All three SideLion Report writers picked the Lions to win. After all, the Lions have played competitive ball for most of the year. If this was a game they might win, that means we should pick them to win, right?
All the Redskins bloggers I came into contact last week picked the ‘Skins to win. They were embarrassed that their team lost to the lowly Lions last year and that couldn’t happen two years in a row, could it?
Wait…pinch me…yep, the Lions really won it.
If we look at the defensive line we finally get an example of the organization giving us a talking point in the off-season that actually comes to fruition. They never made any grand illusions that the defense would suddenly be world-class but they did speak glowingly about their talent and depth along the defensive front four. Sure, we have heard plenty of hype talk in Detroit over the years. Hype over coaches, schemes, players. The on-field version never seemed to match what we came to expect from all the talk. New flash: the Lions defensive line is for real. You might have already known it, bu they proved it again in case you forgot over the by week.
Ndamukong Suh, Kyle Vanden Bosch, and Cliff Avril each had a pair of sacks. When they weren’t bringing McNabb down they, along with Corey Williams and Sammie Hill were in the backfield causing disruption in the passing and running game. Simply put, it doesn’t really matter who is (or isn’t) in your secondary when the quarterback doesn’t have time to make a good decision and a good throw. That was McNabb’s problem today from start to finish.
Cliff Avril started the game with a sack of McNabb after he slipped trying to roll out of the pocket. The Lions put their winning stamp on the game courtesy of the defensive line as well. Kyle Vanden Bosch hit Rex Grossman and jarred the ball lose for a fumble-sack. Ndamukong Suh was in position to scoop the ball up and waltz into the end zone with some slight nagging from Santana Moss along the way. The way the defensive line book-ended this game was poetic.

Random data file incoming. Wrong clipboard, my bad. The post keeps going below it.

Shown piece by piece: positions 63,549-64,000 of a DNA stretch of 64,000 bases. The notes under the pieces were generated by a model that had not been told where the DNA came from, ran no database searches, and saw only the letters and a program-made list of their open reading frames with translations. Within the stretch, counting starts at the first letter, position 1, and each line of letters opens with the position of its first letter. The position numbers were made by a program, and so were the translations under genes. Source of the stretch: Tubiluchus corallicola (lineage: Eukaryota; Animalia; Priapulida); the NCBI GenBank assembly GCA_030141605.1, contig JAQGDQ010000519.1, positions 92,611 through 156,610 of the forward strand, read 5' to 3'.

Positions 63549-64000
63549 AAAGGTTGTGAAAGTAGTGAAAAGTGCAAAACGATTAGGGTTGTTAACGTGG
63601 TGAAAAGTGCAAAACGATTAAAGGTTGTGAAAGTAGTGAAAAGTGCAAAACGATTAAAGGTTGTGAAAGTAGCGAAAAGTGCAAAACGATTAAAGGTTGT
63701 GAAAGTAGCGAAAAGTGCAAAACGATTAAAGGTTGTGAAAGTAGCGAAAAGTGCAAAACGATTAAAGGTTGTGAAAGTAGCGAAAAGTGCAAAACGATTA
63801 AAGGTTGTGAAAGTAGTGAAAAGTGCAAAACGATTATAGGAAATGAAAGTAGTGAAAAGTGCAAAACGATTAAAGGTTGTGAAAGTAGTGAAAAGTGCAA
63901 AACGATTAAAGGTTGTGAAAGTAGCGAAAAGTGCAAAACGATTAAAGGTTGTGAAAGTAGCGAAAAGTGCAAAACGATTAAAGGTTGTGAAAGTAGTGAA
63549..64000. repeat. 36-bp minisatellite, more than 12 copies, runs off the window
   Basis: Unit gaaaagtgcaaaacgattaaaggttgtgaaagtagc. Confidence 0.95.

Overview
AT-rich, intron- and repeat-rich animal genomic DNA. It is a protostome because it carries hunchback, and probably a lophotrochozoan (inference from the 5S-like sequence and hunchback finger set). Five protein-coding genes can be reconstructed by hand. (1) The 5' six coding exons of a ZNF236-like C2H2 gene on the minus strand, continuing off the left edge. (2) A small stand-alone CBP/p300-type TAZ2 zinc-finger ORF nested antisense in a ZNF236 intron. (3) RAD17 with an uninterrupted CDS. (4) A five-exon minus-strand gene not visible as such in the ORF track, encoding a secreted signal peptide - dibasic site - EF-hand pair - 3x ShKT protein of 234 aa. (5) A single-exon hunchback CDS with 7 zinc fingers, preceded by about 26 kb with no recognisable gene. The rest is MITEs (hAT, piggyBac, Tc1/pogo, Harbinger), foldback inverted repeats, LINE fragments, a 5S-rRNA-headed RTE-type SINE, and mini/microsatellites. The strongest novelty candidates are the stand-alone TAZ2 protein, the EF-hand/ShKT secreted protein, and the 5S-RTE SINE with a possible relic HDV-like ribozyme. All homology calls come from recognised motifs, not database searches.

Credit the defense for keeping the Lions in this game. The Lions offense came out a little slow as Matthew Stafford showed some signs of rust after being shelved for seven weeks as a result of his shoulder injury. The running game was moderately acceptable and the passing game didn’t seem explosive but the point total is hard to argue with. Stafford’s 4.7 yards per attempts is lower than we can expect once he fully finds his rhythm and is 100% healthy.
The Lions passing game looked somewhat different from what we have been seeing. Calvin Johnson and Nate Burleson combined for 16 catches while Brandon Pettigrew had the only two catches from the tight end position. Perhaps it was by design, but Stafford put the ball into his wide receivers hands far more often than Shaun Hill had been doing. The Lions will probably have the most success by continuing to find receivers at all three levels.
It wasn’t always pretty but in the end it was pretty enough and therefore it was beautiful. Lions fans all over were cautiously optimistic for a win and their team came through in a way that hasn’t been seen much in the last decade. All we ask for are signs of progress. We got one today.